She’s got good feedback, though.

I happened to have a piece from a million years ago, made from a company called embeads. I looked them up online and can’t find their website, though. I’d also like to pretend that I was all trendy in using orange since its the Pantone Color of 2012. Actually, the Pantone Color is “tangerine” and I just had this cord…

The Disks

I refuse to take responsibility for my boro disk-making obession, so I’ll just go ahead and blame someone else for it (you know who you are, up there in Canada)! You can make your disks out of either soft glass or boro. I just like the colors of the boro. If you want some, I’ve got plenty to spare, just let me know how many and the approximate color. They’re super cheap, too. I used… uh… 8 of them. They only sort-of matched.

Anyhow, here’s a bunch of eye candy I had hanging around on my computer…

If you do want to try and make your own, here are two videos I dug up on youtube. They use soft glass, but you could use boro instead. As a matter of fact, I think its easier in boro. You do want to pop them into a kiln, though.

http://www.youtube.com/watch?v=Xl5s3FLmdaM

http://www.youtube.com/watch?v=VtmR8Ib5z2s

Ready to put this thing all together?

Wrap your longest chain around the silk cording. Wrap it pretty tightly, and try to keep the wraps even.

Wrap scotch tape tightly around the ends. This will help to keep your chain nice and even with the silk cording and will also help keep the silk cording from fraying. Cut the tape directly in half so that when you add your bead cap the tape doesn’t stick out from underneath that cap. Nip off the extra chain with wire cutters.

Wrap a piece of your wire around the chain and taped edge. Do it really really REALLY tightly. Add a bunch of glue right at the top of the tape. This will help keep your silk from fraying also, and acts as extra insurance in case your wire wrap wasn’t tight enough. Run the wire up through the bead/cord cap. I like adding a matching bead up here to make the back look as nice as the front. Wirewrap your clasp onto the piece.

Okay! Time to embellish the front!

Add a large jumpring at the center front. I like to catch the chain here, too, just to make sure that the wrap stays consistent. Attach your focal bead/watch to the jump ring.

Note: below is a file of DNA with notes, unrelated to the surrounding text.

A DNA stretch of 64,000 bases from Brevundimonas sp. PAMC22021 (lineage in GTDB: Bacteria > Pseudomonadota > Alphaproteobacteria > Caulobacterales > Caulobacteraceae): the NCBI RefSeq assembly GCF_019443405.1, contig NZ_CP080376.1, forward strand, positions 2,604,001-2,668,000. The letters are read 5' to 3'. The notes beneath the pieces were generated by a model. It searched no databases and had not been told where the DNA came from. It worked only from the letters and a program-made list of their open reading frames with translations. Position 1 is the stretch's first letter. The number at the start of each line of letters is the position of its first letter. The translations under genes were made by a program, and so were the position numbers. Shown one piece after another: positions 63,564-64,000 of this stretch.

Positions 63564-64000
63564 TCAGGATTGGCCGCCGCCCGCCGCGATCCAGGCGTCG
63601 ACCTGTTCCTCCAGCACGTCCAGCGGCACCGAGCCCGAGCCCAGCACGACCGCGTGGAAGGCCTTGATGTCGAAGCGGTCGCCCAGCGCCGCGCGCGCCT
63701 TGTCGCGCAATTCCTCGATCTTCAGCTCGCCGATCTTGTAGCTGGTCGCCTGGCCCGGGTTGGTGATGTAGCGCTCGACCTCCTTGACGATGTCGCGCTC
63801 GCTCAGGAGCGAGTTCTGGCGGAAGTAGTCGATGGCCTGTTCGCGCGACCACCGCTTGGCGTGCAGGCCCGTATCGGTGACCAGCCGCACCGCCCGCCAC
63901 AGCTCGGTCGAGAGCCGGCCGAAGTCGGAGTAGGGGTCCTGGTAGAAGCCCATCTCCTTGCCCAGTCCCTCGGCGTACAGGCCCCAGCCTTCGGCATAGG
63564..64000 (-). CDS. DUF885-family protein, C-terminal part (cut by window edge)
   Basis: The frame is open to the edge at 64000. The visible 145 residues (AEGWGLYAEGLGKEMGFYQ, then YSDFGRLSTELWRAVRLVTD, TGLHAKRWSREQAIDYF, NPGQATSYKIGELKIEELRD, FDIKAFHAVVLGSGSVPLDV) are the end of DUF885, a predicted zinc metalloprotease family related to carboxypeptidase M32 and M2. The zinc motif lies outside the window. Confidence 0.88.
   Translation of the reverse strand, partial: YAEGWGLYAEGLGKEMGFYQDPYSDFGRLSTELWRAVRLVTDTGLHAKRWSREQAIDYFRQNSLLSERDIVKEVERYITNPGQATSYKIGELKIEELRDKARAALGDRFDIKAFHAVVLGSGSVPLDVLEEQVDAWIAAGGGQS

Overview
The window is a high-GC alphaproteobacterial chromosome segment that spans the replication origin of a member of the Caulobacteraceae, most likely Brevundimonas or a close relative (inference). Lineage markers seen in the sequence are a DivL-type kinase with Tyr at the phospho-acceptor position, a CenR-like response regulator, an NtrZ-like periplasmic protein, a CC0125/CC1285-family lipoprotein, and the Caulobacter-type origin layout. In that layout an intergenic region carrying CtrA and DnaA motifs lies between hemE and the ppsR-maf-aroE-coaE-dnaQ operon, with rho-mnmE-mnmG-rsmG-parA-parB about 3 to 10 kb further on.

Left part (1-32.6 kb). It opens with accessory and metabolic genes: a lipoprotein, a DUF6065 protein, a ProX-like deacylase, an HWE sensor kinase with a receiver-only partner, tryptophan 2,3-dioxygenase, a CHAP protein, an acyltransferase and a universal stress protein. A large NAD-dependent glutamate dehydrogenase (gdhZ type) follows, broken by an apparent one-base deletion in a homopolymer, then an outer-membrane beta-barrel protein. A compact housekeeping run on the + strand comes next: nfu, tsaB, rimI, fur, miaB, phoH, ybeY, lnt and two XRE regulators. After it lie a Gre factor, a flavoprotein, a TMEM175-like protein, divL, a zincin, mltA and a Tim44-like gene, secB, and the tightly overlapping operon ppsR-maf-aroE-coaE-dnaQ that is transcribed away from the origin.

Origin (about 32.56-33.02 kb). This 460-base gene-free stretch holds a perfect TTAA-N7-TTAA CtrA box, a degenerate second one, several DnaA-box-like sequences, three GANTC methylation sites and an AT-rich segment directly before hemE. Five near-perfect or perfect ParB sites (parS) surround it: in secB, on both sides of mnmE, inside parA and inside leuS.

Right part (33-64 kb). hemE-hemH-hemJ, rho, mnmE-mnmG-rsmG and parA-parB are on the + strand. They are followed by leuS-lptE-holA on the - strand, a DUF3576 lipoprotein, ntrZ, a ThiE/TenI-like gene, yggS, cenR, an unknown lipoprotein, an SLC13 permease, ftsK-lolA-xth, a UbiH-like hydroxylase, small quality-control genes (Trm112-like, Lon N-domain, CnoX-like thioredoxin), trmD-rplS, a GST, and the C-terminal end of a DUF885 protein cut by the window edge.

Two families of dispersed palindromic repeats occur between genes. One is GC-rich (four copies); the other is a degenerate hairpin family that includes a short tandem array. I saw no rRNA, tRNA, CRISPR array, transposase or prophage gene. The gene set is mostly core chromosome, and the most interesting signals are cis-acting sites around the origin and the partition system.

I put a piece of thin chain through each of 4 disks and suspended them from jump rings around the cord/chain.

I also added two other short pieces of chain between the jump rings. You know, since I had that extra chain and all. The three chains I used in this piece did NOT match. This was part of the fun of it.

Finally, I stacked glass disks, spacer beads, cogs, Swarovski crystal and some 8/0 seed beads and sewed them onto the silk cording. My cogs were two different metals and none of the beads matched. I was okay with this!
Here’s a close-up on one of those stacks.

Too busy for you? Here’s a simpler version…

Now, lets see your version!
Like these tips, articles and tutorials?
Buy me a cup of coffee!
 

I’m thrilled…. and scared.
Now that the catalog is out, I can tell you!
I’m teaching three classes at Bead & Button in 2013!
Classes open soon for registration!
I’ll also have my same booth – #410.

Boro Floral Beads underwritten by ABR Imagery

Tuesday – http://www.beadandbuttonshowstore.com/b130944.html
Description: Use borosilicate glass and several lampworking techniques to create detailed, lifelike floral beads. This is a perfect introduction to borosilicate glass for students who already have soft glass bead-making experience. Students will leave with several large scale floral beads. Class involves the use of a torch with open flame and gases. Wear safety (didymium) glasses, cotton clothing, and closed-toe shoes. Tie long hair back.